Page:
In an unprecedented move, workers at four Amazon warehouses on Staten Island dropped their request for a union vote, throwing doubt on the future of a recruiting drive that could have resulted in the company’s second union ballot in less than a year.
Following a request by the organisation on Friday to withdraw its petition for an election, the National Labor Relations Board granted their request.
Organizer Christian Smalls, a former Amazon employee who is organising the initiative, claimed the board of directors had informed his organisation that it required more signatures to indicate that a sufficient number of employees were interested in conducting a vote. He said that the organisation intended to resubmit its application as soon as it had additional employees’ signatures.
The campaign for unionisation underscored the mounting labour issues that Amazon and other major employers are facing as a result of the epidemic, which has given employees a stronger hand than they have had in decades. However, the defeat suffered by labour activists on Staten Island demonstrates how tough it remains to establish a union at the country’s largest corporations, notably Amazon. The corporation touts its average beginning salary of $18 an hour and has fiercely resisted previous initiatives to raise wages via posters in its buildings and obligatory meetings with employees, among other means.
It is not a recognised labour organisation that is organising Mr. Smalls’s endeavour; instead, it is a collection of current and former Amazon employees who are working to create an independent organisation called the Amazon Labor Union. The organisation spent six months gathering signatures from employees who wanted to be able to vote on the issue, and they finally presented those signatures to the labour board earlier this month.
The board decided that the signatures represented at least 30 percent of the employees in the proposed bargaining unit, which was the minimum necessary under the collective bargaining agreement. The judgement paved the way for a general election to be held in the spring of 2019.
In most cases, labour experts say, labour unions submit with considerably more signatures than the 30 percent criterion since support for the union has typically declined during a political campaign. Since the beginning of the year, Amazon has said that it does not think the barrier has been achieved, claiming that more individuals worked at the premises than the Amazon Labor Union had first stated. However, Amazon said in records given to the labour board that the facilities employed more than 9,600 people, despite the fact that the organisers applied to represent 5,500 people.
The Amazon Labor Union has continued to recruit new members, and last week a banner advertising “Free Weed and Food From A.L.U.” was posted outside a bus stop near the warehouses beside a tent that the union had set up. The petition was originally approved by the labour board, and Mr. Smalls claimed he sent 400 extra signatures to the agency after learning that the agency had concluded that he needed even more.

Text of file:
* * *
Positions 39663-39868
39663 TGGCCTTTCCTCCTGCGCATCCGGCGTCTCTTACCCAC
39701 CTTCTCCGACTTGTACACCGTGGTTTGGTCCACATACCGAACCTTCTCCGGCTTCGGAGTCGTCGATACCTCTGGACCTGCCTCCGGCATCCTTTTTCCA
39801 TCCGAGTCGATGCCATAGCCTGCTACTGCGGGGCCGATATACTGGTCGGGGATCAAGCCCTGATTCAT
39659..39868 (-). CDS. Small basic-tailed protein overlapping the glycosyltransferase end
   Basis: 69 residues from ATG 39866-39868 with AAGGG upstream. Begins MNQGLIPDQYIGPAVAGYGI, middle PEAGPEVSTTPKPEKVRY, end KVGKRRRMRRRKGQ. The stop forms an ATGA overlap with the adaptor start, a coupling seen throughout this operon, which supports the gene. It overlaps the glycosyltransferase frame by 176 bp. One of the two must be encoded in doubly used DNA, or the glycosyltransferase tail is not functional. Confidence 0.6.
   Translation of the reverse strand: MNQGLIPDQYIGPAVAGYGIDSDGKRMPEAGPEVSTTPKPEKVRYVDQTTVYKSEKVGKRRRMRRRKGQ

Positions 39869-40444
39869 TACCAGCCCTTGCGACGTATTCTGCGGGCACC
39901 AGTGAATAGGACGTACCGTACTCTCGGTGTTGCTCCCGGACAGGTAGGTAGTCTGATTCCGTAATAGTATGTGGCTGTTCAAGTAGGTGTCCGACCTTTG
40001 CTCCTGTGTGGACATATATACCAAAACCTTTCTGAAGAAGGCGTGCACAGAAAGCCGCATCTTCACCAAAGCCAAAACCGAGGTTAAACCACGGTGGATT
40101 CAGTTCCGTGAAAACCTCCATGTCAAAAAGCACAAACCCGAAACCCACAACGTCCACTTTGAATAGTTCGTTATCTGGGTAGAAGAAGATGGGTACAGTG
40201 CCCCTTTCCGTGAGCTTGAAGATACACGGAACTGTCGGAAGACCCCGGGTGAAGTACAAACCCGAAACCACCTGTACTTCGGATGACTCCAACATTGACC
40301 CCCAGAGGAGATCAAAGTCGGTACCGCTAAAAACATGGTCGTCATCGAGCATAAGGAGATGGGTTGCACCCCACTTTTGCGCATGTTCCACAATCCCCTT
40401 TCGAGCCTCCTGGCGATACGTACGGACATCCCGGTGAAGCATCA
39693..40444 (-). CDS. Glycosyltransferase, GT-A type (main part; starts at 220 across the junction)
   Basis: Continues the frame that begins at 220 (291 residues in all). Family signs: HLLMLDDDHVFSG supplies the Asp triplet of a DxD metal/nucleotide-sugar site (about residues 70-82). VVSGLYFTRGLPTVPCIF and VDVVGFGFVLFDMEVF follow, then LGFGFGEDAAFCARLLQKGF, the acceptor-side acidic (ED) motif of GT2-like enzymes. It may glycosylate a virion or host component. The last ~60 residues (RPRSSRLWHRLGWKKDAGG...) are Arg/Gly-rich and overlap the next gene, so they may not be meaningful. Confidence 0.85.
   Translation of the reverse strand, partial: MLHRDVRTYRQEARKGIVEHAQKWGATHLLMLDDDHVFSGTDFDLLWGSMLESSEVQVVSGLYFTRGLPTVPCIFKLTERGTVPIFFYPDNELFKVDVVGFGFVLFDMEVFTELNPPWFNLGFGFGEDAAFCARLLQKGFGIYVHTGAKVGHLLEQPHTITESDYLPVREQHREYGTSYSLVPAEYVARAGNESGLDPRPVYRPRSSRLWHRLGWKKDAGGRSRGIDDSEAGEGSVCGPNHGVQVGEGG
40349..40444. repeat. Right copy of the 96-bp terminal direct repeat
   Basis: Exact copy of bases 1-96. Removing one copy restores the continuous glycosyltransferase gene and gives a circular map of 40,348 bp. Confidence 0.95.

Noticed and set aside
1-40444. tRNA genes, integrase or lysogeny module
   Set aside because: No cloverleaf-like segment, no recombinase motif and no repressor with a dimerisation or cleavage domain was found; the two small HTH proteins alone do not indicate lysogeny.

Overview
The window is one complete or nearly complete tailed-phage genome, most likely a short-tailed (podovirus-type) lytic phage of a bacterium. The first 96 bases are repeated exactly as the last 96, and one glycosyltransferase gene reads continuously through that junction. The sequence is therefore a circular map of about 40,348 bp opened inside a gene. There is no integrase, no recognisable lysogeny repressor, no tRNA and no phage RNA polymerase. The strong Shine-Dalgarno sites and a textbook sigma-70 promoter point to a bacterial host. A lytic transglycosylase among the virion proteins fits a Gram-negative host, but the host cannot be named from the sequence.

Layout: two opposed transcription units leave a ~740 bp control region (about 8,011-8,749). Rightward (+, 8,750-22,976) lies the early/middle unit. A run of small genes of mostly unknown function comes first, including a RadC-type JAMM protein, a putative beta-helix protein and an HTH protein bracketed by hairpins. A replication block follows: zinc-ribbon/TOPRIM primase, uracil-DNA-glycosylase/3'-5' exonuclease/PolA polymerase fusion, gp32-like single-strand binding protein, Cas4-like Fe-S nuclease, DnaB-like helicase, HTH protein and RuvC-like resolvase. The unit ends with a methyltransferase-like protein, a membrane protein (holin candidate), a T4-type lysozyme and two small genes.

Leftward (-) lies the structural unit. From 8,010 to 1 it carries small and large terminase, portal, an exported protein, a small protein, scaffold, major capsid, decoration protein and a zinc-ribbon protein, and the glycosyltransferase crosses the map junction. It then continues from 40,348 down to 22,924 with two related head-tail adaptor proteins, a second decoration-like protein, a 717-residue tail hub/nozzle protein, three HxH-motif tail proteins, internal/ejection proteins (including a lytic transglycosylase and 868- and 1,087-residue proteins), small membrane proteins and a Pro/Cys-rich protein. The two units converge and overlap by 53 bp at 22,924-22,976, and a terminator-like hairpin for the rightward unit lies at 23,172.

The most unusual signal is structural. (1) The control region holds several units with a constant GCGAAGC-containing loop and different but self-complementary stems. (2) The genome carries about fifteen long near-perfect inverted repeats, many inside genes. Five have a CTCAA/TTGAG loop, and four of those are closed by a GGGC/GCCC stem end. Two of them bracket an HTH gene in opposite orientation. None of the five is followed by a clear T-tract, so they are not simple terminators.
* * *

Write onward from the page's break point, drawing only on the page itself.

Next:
The CEO also said that Amazon had given payroll data to the Labor Board, suggesting that the business felt that half of the workers who had signed cards to join the union were no longer employed by Amazon. Ms. Nantel refuses to provide any more information.
This year’s organising efforts have concentrated on a vast Staten Island warehouse known as JFK8, which serves as Amazon’s primary conduit to New York City. It has a workforce of more than 5,000 workers. Later, the organisers expanded their efforts to include three smaller Amazon operations in the same industrial park, bringing the total number of Amazon facilities to four.
Amazon was victorious in an election for a union at its warehouse in Bessemer, Alabama, in April, averting the most serious union threat the firm has ever faced in its history. Visits from Senator Bernie Sanders and a subtle gesture of support from Vice President Joe Biden were made in support of the workers’ cause. As a consequence of some of Amazon’s anti-union tactics, a labour board commissioner recommended that the election results be thrown out and a new election be held, a recommendation that Amazon has announced it would challenge.
In a recent interview, Brian Olsavsky, the business’s chief financial officer, said that the most significant limitation on its operations was not the supply chain or warehouse space, but rather the company’s ability to acquire and retain enough employees as the company grows.
As a result of the tight labour market, Amazon has hiked pay and provided incentives to recruit employees, and Mr. Olsavsky warned investors that labour issues would cost the business $4 billion in the Christmas quarter alone.